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Scientists Recreate Pac-Man With Microorganisms

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Tom Hale

author

Tom Hale

Senior Journalist

Tom is a writer in London with a Master's degree in Journalism whose editorial work covers anything from health and the environment to technology and archaeology.

Senior Journalist

Waka waka waka waka waka waka. Høgskolen i Sørøst-Norge/YouTube

Get out your microscopic quarters, because Norwegian scientists from the University College of Southeast Norway have created a millimeter-wide game of Pac-Man. But beyond the '80s nostalgia trip, is there a scientific point to all this? Surprisingly, yes.

In a maze of nutritious liquid, the unicellular organisms euglena and ciliates play the roles of Pac-Man, while predatory multicellular species, rotifers, attempt to hunt them down like the "Ghosts". In this setup it is easier to study microorganisms as they are not jumbled up, as they would be in a petri dish, but instead it mimics the systems of canals the organisms would use in their natural habitats.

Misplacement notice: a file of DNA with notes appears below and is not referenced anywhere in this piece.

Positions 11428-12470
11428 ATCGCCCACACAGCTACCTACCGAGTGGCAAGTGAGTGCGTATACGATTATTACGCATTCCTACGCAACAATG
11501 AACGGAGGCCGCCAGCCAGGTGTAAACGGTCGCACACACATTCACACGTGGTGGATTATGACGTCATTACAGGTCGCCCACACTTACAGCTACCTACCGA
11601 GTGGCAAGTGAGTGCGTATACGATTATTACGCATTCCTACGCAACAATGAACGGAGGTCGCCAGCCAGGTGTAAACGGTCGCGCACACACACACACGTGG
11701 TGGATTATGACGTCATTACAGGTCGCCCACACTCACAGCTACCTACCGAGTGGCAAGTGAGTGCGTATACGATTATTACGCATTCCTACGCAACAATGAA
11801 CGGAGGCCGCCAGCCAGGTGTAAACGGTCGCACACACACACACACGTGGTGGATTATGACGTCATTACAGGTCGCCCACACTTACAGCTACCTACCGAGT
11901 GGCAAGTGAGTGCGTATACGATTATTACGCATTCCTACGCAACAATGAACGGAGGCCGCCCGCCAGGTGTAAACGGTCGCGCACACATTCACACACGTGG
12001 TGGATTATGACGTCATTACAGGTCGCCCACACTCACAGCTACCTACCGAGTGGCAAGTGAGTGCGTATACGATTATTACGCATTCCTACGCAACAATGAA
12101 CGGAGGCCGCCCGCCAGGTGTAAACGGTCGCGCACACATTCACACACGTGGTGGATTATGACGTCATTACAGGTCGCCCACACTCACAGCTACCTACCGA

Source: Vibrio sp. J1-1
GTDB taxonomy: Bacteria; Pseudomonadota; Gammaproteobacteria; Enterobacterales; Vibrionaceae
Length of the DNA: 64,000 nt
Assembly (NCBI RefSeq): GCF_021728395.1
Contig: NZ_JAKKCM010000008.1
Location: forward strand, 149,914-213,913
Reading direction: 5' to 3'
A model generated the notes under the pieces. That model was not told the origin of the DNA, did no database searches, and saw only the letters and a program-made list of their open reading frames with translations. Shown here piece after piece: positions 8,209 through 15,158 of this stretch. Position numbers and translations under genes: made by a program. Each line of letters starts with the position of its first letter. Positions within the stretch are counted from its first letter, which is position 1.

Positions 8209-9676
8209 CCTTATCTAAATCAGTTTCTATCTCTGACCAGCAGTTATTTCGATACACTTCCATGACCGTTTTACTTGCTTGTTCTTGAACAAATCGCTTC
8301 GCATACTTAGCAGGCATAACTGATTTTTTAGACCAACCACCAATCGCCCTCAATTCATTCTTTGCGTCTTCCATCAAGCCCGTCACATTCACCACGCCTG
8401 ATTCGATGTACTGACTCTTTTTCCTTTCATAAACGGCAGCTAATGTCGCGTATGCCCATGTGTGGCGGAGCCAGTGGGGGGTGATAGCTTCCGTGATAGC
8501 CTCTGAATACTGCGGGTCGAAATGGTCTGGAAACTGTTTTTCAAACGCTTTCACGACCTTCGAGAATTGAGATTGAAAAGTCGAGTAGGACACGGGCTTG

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The researchers hope to apply digital tracking to the mini-organisms in the hopes of understanding their behavior better. The Pac-Man theme is just a bit of fun, helping to make the ideas the researchers are working on more accessible to the world outside the science bubble. 

When the rotifers were first placed in the maze they noticed how they moved slowly and were “hesitant”. However, after a few days they increased their speeds and were gobbling up more and more of their single-celled prey. Professor Erik Andrew Johannessen, who worked on the project, thinks this might have something to do with chemical traces they leave to navigate, a bit like leaving a trail of breadcrumbs.


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